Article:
Many parents who aren’t their son or daughter’s full-time custodian pay child support to their co-parent to cover costs associated with raising them. Unfortunately, determining which expenses are reasonable ones that are coverable by child support isn’t always easy.
While child support in most jurisdictions is supposed to cover basic necessities, such as shelter, clothing and food, a parent can also use child support for numerous other peripheral expenses. It can be helpful to know what kinds of expenditures are permitted when using child support.
You shouldn’t take the phrase “food, clothing and shelter” too literally
Expenses associated with shelter include the electricity bill, phone service, water, rent or a mortgage. Food may not only include what you purchase and make at home, but any lunch money you need to send with your child to school. Clothing may include uniforms in addition to street clothes when school is not in session. In practical terms, child support becomes part of the household money for the recipient parent.
Other critical expenses that your child might have that can be covered by support include:
- Extracurricular activity fees
- Entertainment costs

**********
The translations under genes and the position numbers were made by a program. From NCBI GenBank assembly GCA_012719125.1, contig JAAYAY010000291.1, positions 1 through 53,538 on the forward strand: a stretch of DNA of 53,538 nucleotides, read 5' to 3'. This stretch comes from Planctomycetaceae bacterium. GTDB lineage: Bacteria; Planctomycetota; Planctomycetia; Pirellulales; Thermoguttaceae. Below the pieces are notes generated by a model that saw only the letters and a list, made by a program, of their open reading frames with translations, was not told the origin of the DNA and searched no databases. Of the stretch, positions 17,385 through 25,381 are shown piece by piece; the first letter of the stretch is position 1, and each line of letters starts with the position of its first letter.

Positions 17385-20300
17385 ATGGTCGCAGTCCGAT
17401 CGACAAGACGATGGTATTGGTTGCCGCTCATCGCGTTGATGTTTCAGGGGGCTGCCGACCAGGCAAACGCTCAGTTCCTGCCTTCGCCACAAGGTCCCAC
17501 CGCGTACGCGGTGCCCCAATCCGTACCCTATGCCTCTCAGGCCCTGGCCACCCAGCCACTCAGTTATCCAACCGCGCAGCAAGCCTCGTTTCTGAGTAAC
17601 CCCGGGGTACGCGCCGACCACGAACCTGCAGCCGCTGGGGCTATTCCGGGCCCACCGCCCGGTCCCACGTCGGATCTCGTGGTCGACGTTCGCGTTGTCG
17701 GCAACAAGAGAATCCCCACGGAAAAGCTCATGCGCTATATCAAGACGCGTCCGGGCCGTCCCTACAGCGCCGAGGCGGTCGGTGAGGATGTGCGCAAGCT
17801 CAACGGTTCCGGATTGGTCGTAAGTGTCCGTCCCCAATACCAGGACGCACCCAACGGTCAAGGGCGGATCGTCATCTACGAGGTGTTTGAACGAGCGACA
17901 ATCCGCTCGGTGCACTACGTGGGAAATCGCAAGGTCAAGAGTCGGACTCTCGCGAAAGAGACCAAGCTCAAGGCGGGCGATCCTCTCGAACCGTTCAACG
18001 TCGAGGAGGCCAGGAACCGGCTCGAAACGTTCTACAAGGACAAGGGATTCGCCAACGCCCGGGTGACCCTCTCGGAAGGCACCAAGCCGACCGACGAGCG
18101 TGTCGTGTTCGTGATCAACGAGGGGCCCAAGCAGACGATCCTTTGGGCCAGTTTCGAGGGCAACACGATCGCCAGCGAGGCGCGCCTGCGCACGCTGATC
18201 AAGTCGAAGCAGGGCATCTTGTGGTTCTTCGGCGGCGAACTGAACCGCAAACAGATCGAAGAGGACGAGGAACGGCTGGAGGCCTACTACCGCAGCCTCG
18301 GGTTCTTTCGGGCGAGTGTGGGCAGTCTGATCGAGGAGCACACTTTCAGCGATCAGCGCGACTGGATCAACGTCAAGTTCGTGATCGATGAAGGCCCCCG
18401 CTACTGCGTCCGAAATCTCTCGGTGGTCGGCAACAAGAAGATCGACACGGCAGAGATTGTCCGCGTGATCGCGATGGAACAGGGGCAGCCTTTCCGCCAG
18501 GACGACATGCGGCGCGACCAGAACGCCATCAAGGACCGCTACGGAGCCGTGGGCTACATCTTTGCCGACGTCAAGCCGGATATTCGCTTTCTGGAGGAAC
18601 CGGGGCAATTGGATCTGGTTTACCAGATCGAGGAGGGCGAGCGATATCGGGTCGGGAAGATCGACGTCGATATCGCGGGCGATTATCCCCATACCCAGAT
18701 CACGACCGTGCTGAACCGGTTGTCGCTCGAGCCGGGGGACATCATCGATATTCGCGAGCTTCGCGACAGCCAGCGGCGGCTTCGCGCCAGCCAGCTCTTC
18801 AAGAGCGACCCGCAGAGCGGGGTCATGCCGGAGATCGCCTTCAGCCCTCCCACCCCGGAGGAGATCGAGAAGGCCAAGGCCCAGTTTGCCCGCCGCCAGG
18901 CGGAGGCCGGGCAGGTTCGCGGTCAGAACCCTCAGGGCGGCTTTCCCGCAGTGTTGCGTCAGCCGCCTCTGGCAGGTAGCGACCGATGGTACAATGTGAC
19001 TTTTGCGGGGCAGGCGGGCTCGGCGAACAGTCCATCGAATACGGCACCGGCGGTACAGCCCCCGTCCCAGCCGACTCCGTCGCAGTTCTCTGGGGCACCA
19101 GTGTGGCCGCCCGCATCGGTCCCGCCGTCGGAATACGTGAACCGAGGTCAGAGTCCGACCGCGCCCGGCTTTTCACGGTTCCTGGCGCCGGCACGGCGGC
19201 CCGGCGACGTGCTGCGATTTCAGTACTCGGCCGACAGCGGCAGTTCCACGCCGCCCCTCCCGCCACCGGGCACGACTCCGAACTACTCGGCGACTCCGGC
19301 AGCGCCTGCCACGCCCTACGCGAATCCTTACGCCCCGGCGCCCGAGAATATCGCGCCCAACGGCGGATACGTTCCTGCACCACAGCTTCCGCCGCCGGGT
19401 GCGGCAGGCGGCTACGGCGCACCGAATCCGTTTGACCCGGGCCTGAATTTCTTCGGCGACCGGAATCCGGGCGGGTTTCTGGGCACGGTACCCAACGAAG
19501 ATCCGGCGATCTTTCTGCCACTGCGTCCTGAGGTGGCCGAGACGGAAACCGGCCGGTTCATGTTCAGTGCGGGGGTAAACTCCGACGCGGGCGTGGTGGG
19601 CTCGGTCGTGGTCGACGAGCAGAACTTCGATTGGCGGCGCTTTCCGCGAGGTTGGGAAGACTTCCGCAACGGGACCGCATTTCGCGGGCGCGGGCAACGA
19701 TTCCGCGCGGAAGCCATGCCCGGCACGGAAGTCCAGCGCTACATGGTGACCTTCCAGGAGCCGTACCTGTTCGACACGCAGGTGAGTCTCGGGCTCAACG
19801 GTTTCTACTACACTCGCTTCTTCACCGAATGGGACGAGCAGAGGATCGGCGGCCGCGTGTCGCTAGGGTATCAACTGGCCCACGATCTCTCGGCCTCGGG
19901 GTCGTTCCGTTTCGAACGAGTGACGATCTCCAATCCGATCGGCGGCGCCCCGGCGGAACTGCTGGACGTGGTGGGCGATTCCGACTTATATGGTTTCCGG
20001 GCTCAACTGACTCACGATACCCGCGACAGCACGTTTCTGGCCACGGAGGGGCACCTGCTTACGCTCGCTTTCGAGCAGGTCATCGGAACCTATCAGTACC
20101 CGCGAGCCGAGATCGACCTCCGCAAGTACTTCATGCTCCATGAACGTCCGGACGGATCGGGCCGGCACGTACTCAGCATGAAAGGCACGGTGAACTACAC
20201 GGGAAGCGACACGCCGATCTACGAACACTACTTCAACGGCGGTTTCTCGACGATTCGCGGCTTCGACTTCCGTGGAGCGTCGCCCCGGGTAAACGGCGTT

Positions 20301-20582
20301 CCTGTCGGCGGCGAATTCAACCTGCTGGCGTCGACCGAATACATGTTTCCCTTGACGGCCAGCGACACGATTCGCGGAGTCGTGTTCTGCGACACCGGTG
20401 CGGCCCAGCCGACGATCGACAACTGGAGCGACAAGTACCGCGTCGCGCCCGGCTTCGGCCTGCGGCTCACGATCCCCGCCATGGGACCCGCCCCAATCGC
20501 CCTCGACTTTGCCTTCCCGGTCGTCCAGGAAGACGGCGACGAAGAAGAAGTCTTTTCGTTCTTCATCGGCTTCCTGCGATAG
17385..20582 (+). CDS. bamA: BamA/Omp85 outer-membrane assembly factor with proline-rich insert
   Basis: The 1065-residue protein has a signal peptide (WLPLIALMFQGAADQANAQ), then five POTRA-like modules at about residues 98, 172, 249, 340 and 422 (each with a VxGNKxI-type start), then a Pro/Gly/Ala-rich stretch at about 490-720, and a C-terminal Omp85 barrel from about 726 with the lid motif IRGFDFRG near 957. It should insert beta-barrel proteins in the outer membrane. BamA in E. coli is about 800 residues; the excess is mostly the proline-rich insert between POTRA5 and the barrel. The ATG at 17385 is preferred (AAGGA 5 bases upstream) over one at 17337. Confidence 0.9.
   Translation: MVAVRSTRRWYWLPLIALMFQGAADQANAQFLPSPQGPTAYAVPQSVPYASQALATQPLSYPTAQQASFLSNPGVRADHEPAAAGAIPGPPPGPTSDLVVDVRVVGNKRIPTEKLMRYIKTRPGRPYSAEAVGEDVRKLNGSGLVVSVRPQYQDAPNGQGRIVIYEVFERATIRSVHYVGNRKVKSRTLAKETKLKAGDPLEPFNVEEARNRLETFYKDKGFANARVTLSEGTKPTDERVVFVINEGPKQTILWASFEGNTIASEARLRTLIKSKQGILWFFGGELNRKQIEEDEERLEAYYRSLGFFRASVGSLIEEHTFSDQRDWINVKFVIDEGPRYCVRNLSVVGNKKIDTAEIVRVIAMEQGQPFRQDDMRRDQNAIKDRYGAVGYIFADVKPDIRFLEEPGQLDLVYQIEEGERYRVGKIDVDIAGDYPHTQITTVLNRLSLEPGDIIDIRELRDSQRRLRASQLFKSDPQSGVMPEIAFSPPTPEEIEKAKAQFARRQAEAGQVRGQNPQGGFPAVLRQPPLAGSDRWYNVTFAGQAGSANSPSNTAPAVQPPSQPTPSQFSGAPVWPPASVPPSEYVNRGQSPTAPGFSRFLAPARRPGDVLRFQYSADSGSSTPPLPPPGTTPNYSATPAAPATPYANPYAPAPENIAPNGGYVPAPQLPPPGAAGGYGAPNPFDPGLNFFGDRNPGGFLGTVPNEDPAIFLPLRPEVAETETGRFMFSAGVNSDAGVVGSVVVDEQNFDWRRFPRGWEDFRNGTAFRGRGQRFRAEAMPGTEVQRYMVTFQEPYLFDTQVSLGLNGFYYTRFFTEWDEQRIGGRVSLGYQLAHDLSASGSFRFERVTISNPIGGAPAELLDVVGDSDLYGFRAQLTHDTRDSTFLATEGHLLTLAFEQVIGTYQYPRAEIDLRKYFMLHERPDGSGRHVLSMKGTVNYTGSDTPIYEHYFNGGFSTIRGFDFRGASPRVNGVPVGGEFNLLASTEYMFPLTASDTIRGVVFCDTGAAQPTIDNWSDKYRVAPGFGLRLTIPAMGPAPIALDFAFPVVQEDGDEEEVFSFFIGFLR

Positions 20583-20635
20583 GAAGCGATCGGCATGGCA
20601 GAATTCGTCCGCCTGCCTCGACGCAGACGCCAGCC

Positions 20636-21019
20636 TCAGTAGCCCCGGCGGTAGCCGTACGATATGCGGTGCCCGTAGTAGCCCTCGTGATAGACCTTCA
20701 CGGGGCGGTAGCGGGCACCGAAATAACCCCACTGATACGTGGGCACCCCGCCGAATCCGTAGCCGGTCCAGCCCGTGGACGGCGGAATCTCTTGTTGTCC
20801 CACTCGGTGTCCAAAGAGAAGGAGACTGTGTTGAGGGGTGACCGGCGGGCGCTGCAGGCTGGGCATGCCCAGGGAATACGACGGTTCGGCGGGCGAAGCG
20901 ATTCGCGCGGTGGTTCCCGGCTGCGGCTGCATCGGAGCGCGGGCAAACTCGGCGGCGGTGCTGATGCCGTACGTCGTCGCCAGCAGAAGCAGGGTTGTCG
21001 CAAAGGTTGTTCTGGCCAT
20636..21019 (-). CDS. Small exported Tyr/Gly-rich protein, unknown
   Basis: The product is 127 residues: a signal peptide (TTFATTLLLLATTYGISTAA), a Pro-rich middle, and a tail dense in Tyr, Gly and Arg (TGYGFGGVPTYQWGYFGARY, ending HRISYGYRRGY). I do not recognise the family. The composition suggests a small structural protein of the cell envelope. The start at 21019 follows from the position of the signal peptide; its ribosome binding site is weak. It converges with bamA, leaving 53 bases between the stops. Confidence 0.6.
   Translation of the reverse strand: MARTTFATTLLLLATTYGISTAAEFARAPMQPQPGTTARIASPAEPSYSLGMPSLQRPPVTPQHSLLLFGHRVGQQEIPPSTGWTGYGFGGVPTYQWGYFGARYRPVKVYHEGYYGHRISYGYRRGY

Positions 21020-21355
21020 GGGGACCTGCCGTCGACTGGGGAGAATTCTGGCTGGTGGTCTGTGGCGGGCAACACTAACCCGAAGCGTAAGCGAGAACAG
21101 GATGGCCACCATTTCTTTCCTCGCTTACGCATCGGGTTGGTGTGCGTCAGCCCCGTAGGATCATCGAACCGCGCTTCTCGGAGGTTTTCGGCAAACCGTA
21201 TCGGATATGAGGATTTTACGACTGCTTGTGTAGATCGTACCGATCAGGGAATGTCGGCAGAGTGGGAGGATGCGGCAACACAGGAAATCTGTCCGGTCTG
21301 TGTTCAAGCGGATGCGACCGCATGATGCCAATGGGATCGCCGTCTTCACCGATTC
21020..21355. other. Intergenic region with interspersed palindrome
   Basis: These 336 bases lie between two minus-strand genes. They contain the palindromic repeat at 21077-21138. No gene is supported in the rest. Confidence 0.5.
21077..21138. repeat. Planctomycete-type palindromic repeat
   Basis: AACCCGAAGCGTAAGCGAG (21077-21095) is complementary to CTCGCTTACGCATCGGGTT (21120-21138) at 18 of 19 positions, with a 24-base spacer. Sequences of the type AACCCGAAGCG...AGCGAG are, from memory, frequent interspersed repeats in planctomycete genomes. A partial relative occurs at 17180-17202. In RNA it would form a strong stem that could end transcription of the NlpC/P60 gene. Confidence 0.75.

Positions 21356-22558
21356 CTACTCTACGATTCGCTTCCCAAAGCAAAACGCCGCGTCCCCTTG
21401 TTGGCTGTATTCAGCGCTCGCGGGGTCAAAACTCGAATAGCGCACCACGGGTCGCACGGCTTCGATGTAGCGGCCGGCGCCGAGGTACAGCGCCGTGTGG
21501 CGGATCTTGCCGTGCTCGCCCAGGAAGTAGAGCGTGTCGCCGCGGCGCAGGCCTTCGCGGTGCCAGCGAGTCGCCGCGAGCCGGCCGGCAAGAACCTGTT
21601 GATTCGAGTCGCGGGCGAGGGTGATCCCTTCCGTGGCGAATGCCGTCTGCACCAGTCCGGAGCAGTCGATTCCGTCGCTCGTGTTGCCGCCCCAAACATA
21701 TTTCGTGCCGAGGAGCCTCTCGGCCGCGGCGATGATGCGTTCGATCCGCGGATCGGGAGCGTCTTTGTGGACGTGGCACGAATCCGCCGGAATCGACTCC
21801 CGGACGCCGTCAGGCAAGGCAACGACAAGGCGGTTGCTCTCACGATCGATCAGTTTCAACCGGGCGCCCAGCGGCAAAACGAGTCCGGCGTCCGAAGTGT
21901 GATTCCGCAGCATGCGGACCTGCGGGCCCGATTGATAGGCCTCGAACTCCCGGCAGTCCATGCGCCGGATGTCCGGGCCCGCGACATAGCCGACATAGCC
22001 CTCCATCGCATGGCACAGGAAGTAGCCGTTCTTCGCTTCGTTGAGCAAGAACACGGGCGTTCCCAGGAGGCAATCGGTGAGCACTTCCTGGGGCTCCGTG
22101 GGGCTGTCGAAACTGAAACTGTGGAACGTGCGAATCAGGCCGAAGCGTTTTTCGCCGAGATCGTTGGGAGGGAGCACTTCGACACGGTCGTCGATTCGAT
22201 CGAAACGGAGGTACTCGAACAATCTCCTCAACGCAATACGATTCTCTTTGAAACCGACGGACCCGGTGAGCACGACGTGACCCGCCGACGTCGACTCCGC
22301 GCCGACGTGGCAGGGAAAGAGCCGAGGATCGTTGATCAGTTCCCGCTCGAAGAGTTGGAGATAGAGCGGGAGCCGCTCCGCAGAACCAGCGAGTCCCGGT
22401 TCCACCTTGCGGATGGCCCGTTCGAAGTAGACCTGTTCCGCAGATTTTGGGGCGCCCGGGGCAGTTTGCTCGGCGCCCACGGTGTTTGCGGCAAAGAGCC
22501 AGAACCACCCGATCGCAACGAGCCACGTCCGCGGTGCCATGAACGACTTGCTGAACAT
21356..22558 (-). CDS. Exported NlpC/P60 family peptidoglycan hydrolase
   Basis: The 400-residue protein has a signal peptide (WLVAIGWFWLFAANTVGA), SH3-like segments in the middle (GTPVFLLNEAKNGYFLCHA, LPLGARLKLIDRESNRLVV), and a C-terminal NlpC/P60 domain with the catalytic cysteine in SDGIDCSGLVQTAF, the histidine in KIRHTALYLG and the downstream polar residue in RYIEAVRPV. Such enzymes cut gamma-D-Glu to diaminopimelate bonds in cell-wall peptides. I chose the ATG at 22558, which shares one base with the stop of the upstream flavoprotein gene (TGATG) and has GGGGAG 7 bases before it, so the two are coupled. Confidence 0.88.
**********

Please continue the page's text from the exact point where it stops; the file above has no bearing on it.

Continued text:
- College tuition
- Child care costs
- Transportation costs
- Medical costs
Even in these broad categories, the kinds of things that child support may be used to cover can be very different. For example, transportation costs may include vehicle repair, gasoline, car payments, insurance and registration fees if you have your own vehicle or public transportation if you don’t. Medical care is inclusive of health insurance, prescriptions, over-the-counter medications and co-pays.
How to determine how much child support to demand
Documenting all the expenses your child may have isn’t likely to be easy. You may find it helpful to review your bank records, emails and other documentation as you inventory what you’ve paid for over the past year. Doing so may provide you with a good baseline from which you can craft a request in your child support case.